Thanks to a request from staff in History the Library is currently trialing access to 3 Brepolis databases: Monumenta Germaniae Historica, Archive of Celtic-Latin Literature and Aristoteles Latinus. As well as trialling access to their Cross Database Searchtool which allows you to cross search all 3 of these databases, in addition to their Library of Latin Texts, which the Library already has a subscription to.
You can access all 3 databases plus the cross search database tool via the E-resources trials page.
Trial access ends 5th August 2023.
Monumenta Germaniae Historica (eMGH)
The Monumenta Germaniae Historica was founded in 1819 by the Gesellschaft für Deutschlands ältere Geschichtskunde. It is one of the most prestigious editorial undertakings for the critical publication of medieval historical texts. In more than 300 volumes, covering the widest possible range of historical documents, divided into five major Series (Scriptores, Leges, Diplomata, Epistolae and Antiquitates) and into 33 Subseries, the Monumenta not only continues its editorial programme but it has established for all Western scholarship a standard for critical editions.
Archive of Celtic-Latin Literature
In the early Middle Ages, literate individuals in and from the Celtic periphery of Europe (Ireland, Wales, Brittany, Cornwall, Scotland and the Isle of Man) wrote many and varied Latin works constituting what can arguably be seen as a distinctive literature, whose unusual vocabulary, grammar and phrasing (to say nothing of subject-matter) made it into what has been called “one of the most curious and interesting phenomena of medieval philology”. This database contains more than five hundred Latin works by over a hundred known and unknown authors, spanning the fields of theology, liturgy, computistics, grammar, hagiography, poetry and historiography, and including legal texts, charters, inscriptions, etc.
Aristoteles Latinus Database
The critical edition of all medieval Greek-Latin translations of Aristotle is one of the main projects of the research unit Aristoteles Latinus. The project is supervised and supported by the International Union of Academies, and its most important objective is to bring to evidence the various forms in which Aristotle’s texts came to be read in the West. The Latin versions of these texts constituted the main tools for the study of science and philosophy in the Middle Ages. They were considered as being the canonized littera to which all the commentaries on Aristotle’s works referred. The role played by these translations in the development of Western philosophical and scientific terminology can thus hardly be overestimated. The Aristoteles Latinus collection meets the highest standards for critical editions of medieval texts and an international board is responsible for its scientific value.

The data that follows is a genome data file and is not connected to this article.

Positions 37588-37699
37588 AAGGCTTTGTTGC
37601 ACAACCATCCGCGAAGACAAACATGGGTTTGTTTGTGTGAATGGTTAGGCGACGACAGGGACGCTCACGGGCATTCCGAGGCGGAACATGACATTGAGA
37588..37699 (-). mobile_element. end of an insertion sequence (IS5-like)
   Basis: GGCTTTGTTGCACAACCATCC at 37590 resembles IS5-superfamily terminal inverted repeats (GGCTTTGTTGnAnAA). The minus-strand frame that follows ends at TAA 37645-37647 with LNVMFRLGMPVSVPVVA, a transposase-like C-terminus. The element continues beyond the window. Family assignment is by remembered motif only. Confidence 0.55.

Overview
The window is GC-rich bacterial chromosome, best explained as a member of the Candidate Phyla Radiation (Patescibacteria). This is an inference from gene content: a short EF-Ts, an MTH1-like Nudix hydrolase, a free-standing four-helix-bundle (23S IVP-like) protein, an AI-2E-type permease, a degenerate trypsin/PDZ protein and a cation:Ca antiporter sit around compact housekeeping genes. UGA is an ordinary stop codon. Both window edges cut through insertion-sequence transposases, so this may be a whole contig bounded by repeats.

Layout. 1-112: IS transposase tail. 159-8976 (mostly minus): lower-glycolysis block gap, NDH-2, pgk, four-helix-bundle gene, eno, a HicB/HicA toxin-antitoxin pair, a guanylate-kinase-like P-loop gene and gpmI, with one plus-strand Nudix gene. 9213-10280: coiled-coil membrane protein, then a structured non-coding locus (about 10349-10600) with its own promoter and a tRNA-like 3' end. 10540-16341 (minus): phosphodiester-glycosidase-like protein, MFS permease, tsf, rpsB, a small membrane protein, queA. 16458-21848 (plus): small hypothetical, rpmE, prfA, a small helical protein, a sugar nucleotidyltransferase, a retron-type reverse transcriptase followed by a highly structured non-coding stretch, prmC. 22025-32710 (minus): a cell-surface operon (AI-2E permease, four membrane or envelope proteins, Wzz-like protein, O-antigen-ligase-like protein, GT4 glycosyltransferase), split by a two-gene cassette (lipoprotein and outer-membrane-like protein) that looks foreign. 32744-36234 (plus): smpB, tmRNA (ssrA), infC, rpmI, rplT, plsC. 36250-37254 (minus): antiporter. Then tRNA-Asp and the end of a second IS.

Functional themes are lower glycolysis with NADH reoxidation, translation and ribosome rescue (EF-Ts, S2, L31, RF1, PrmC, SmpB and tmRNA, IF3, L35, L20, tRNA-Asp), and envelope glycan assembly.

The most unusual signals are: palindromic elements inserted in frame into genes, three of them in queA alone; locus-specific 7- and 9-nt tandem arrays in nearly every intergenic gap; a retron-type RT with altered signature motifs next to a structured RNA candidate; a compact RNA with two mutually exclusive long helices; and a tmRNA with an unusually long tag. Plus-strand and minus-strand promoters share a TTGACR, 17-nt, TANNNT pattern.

Cross Database Searchtool
Brepols Publishers remains committed to developing new tools to make its various electronic databases more user-friendly. To this end, Brepols offers the ‘Cross Database Searchtool’. This interface allows the user to search various Latin full-text databases simultaneously, namely the Library of Latin Texts, Monumenta Germaniae Historica, Archive of Celtic-Latin Literature and the Aristoteles Latinus Database. As a result, users who have access to these different databases are able to use this common interface to conduct a search of the various corpora.
Note, the University already has a subscription to the Library of Latin Texts but access to the other 3 databases is limited to this trial period.
You can access Monumenta Germaniae Historica, Archive of Celtic-Latin Literature and Aristoteles Latinus, as well as the Cross Database Searchtool via the E-resources trials page.
Trial access ends 5th August 2023.
Please note, trial access to a resource is an opportunity for our staff and students to try a resource out and give feedback on its quality and usefulness. However, if we trial a resource this is not an indication that we plan to or will be able to purchase or subscribe to the resource in the near future.
Caroline Stirling – Academic Support Librarian for History, Classics and Archaeology